In Conversation: Yuyi Morales and Donna Barba Higuera – ALA Annual Conference Day Four
Monday morning, June 27, 2022, I drove into DC for the fourth day of ALA Annual Conference. I began the day in the exhibits and got books signed by, among others, Travis Jonker and Varian Johnson. Here’s how my piles looked after the fourth day!
Then I went to a panel discussion with Yuyi Morales, whose book Dreamers (my personal favorite picture book from my Newbery year) was an important part of the story in this year’s Newbery-winning title, The Last Cuentista, by Donna Barba Higuera.
Shelly Diaz, the reviews editor of School Library Journal, was the moderator, so the first question she asked Donna was “When did you read Dreamers and what did you think?
DBH: In an earlier version, the book the little brother treasured was Frederick, but then she read Dreamers, and it changed everything. It’s about collecting vision and hope.
YM: She was very moved when she read The Last Cuentista. It made her cry. A connection she never would have dreamed of. The story felt as real as when other children see themselves in Dreamers. Seeing the book carried by Petra and Javier — told her she’s done her work.
SLJ: Who was a librarian who affected you?
DBH: Mrs. Hughes at a small rural library. She’d have books set aside for her to read. She knew what she liked and the worlds she was living in.
YM: Nancy, a children’s librarian, welcomed her. She didn’t understand either the language or the dynamics of the library, but Nancy and the other librarians created a space where she felt safe.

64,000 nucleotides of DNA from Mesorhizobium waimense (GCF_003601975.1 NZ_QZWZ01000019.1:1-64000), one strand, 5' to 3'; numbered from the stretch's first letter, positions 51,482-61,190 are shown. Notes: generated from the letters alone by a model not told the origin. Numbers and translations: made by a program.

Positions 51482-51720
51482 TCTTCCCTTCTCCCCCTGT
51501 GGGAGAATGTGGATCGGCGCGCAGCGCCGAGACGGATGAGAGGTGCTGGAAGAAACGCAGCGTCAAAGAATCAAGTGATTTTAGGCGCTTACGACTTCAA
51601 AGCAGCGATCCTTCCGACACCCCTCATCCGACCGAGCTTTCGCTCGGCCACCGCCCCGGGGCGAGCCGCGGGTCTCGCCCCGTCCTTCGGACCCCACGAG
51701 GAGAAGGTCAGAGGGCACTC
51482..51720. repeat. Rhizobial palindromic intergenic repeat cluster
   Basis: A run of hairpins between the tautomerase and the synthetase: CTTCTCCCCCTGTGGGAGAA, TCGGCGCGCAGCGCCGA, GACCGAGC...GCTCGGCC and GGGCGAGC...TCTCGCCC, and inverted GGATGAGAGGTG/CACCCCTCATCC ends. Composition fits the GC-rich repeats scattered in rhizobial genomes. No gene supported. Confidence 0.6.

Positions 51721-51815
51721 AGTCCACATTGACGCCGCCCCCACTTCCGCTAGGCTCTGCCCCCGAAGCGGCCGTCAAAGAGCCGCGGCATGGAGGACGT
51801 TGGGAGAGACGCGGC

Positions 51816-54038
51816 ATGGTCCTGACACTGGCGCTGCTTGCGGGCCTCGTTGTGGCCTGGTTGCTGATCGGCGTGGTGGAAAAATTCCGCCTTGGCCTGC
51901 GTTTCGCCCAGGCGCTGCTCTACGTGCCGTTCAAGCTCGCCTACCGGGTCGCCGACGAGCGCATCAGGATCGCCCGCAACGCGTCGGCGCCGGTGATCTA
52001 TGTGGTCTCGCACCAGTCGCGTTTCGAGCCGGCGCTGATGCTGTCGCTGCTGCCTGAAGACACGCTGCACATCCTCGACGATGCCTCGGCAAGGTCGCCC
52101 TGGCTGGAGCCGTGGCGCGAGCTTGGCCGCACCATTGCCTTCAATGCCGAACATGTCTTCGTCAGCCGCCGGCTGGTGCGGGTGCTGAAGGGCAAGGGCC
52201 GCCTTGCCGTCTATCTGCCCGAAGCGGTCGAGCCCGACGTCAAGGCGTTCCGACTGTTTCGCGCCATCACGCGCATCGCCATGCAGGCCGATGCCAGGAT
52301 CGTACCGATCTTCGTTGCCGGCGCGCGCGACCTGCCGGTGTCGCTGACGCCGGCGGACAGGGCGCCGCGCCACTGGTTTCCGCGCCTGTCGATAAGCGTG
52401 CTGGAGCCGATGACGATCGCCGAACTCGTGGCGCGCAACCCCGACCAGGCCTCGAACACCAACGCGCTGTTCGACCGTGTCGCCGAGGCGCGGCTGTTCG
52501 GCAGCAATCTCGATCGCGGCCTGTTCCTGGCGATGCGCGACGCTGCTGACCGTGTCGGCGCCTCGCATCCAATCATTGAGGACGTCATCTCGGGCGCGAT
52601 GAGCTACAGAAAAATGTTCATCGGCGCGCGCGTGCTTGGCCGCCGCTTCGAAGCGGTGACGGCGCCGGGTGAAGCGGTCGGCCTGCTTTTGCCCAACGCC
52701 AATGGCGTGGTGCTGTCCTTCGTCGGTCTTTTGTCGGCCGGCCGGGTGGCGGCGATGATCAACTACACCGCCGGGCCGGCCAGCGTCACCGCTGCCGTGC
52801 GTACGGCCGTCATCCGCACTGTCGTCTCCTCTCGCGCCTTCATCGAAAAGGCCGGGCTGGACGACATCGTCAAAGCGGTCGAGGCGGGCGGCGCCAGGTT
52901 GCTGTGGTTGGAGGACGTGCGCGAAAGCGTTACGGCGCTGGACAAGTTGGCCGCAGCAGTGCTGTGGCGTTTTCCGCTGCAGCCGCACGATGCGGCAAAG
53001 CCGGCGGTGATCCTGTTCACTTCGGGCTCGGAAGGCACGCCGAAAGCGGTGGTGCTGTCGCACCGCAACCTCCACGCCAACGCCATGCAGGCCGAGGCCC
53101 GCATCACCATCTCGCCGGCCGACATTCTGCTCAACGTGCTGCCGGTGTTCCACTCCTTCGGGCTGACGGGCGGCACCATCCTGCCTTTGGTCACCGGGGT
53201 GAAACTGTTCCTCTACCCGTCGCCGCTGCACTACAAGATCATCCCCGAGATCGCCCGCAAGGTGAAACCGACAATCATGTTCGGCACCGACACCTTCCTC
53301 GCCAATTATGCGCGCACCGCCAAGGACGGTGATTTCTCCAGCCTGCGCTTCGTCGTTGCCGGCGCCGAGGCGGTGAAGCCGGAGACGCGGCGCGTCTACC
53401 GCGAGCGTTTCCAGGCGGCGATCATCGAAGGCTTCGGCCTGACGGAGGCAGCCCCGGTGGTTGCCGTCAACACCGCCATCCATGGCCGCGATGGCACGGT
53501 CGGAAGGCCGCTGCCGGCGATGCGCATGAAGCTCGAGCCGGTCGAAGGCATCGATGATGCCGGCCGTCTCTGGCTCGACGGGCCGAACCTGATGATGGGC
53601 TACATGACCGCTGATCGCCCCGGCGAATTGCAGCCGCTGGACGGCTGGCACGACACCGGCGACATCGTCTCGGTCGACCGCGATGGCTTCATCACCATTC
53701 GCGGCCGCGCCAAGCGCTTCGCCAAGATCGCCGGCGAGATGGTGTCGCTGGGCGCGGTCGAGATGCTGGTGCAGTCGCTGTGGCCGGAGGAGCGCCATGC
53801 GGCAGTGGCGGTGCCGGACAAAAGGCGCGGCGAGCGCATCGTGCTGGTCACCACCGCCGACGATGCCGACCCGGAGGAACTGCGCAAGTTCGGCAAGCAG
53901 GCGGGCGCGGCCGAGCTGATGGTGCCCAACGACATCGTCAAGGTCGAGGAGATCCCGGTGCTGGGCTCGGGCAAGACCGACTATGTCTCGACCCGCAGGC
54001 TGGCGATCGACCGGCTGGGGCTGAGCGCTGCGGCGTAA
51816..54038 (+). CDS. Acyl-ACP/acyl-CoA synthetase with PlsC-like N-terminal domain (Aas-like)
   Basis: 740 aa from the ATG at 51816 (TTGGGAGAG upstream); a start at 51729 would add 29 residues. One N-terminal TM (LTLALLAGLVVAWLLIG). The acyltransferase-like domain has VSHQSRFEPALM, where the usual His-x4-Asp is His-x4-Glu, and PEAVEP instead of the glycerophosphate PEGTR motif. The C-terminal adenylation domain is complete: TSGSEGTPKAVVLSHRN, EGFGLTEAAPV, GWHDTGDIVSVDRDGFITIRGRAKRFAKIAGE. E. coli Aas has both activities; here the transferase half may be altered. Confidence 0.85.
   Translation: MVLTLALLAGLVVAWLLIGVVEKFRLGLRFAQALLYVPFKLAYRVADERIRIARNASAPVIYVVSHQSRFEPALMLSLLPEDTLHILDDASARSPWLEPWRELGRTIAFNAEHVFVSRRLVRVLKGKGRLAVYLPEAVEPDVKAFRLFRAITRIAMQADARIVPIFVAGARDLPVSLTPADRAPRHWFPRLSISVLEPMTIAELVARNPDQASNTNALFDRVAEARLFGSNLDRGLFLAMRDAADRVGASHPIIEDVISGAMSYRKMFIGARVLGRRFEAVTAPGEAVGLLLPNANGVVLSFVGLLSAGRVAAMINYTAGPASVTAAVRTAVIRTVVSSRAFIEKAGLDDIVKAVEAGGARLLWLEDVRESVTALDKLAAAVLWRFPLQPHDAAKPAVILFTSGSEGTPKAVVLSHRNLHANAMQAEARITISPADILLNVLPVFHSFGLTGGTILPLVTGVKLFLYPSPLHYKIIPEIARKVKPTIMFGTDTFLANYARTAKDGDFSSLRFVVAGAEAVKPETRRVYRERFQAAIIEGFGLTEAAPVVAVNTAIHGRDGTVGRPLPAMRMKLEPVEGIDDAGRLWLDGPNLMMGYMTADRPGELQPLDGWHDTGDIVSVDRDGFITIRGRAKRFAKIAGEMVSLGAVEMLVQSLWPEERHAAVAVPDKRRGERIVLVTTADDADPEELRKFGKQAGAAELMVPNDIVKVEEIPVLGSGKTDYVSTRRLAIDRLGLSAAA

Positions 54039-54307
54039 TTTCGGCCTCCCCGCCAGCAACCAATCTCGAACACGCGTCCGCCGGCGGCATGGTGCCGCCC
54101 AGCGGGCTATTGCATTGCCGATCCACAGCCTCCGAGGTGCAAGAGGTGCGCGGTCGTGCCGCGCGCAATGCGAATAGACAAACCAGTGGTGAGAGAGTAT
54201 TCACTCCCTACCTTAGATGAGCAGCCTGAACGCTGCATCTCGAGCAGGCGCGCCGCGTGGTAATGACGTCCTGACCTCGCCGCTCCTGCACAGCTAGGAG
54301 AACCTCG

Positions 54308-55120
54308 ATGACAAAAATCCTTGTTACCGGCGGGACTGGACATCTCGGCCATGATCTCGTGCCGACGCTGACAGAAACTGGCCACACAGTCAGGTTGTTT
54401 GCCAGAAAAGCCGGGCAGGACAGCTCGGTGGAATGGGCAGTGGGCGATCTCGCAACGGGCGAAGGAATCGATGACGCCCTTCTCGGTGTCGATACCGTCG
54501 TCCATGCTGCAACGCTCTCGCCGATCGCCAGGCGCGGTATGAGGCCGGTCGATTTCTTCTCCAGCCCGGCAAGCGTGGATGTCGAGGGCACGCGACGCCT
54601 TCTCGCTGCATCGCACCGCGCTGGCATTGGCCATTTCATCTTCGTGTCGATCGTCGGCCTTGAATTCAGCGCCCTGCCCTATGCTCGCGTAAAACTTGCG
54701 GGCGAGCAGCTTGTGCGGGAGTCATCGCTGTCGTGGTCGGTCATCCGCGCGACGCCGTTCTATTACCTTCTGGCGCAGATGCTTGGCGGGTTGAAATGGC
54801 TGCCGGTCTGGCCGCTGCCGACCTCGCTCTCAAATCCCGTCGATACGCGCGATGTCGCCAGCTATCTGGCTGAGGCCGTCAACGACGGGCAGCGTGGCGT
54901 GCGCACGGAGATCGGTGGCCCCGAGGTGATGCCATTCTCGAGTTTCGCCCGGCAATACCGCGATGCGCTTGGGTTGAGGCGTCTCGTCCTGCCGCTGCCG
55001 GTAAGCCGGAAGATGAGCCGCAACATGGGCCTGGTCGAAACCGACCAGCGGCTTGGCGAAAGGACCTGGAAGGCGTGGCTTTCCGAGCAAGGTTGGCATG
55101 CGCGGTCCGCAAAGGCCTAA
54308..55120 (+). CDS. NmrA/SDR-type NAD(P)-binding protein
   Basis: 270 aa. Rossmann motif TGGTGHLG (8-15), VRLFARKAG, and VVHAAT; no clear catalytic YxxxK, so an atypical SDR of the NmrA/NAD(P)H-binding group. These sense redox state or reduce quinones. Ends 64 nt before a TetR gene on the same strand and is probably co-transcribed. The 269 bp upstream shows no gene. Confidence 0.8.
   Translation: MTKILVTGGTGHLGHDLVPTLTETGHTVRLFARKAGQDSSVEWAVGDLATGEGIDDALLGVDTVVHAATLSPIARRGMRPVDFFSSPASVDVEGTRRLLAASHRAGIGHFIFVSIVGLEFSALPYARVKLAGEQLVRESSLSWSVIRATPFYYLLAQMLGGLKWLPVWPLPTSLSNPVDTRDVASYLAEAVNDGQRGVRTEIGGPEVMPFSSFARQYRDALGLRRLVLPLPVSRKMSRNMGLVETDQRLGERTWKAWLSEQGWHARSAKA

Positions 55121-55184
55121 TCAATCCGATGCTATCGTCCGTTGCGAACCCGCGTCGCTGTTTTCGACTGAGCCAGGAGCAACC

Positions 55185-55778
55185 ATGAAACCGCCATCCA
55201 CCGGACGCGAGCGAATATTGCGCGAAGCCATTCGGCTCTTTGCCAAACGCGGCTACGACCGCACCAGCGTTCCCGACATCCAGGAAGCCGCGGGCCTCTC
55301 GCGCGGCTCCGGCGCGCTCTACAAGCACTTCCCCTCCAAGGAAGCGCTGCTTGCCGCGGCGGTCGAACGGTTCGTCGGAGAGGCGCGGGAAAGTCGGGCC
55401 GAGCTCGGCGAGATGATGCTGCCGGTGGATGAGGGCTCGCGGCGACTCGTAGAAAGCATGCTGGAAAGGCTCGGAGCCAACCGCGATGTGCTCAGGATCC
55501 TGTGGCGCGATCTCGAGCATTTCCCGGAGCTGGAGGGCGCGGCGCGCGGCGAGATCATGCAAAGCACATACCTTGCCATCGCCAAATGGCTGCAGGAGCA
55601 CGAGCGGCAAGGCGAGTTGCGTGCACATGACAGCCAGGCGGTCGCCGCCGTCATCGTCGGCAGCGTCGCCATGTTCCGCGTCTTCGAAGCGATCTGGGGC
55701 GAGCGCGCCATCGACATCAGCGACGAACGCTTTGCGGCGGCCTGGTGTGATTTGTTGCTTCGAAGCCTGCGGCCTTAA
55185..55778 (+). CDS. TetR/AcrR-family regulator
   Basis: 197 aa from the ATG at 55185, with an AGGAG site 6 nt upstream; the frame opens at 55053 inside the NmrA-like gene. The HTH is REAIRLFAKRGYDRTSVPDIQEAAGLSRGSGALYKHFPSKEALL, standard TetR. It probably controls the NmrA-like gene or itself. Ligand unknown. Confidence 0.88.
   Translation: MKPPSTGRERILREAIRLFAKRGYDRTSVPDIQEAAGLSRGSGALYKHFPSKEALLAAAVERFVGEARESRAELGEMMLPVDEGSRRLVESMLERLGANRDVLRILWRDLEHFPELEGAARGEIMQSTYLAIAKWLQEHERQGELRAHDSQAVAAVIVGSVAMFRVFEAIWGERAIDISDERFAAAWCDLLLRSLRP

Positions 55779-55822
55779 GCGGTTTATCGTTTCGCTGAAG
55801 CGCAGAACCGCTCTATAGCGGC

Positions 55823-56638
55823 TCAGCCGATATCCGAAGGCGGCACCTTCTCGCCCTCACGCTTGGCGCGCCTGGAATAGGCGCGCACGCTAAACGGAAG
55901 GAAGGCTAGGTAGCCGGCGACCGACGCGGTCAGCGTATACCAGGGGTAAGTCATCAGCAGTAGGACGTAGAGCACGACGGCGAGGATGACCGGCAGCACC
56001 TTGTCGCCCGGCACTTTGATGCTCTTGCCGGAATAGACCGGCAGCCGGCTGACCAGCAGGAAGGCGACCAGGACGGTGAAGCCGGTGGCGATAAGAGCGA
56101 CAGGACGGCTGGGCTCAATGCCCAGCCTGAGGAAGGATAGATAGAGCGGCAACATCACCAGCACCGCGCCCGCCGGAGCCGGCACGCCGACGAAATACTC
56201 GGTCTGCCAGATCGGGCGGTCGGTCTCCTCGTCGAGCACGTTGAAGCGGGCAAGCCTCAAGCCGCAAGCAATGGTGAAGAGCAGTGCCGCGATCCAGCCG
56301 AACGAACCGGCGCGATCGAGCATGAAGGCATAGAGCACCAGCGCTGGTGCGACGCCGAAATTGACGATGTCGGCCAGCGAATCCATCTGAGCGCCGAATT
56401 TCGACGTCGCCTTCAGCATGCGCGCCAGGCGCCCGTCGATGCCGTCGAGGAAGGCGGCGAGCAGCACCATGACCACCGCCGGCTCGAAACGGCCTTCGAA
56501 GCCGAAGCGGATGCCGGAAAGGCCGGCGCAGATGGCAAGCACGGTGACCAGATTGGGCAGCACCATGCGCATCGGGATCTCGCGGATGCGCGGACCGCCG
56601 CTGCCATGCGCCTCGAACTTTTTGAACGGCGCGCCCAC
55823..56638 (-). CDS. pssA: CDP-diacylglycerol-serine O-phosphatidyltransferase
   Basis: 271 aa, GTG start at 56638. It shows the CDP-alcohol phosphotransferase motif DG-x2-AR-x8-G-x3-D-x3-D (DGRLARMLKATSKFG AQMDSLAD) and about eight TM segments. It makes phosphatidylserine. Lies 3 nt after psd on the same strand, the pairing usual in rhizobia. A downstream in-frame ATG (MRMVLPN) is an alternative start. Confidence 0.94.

SLJ: What can we do?
DBH: Keep putting books in the hands of children. It’s a lot of pressure and easy for the public to say. Kids will find a way to get these books. Librarians are really doing a lot already.
YM: In Mexico, books aren’t used so much for education. We’re going to have to fight like warriors. Books still need to be created. We need to have and protect those books and get them in the hands of children. They should be everywhere.
DBH: It can’t just be librarians. Ask. There will be parents and teachers who support freedom to read.
SLJ: Has anyone seen something in your story that surprised you?
YM: All the time. The San Francisco main library filled her with wonder. She did a reading there and it felt like coming back home. A homeless woman said, “This is me and my child.” It’s written to give everyone the value of their stories.
DBH: She’s surprised by kids who know the folklore and mythology. As a kid, she’d thought they were something her grandma made up. She didn’t expect recognition from children — a satisfying surprise.
SLJ: Both books have focus on folklore and mythology.
DBH: She did lots of research. Oral tradition is one version. El Canejo in the moon is a story lots of kids haven’t heard — but she heard it as a child.
YM: Her favorite thing was that Petra made the stories her own — just like children in classrooms. Kids take from stories what they need, not what she intended.
She also does research. In Dreamers, she put in butterflies and other animals that migrate. Snakes make us fearful – but we’re about to learn something important. It has vital energy.
SLJ: What are you working on now?
DBH: Picture book about her own journey, and El Cuycuy story. Another sci-fi novel with lots of moving parts.
YM: The more books she makes, the longer they take. She has a very different process now, related to her own growth.
“Our biggest rebellion is to be happy.”
And happiness is connected to the well-being of everyone.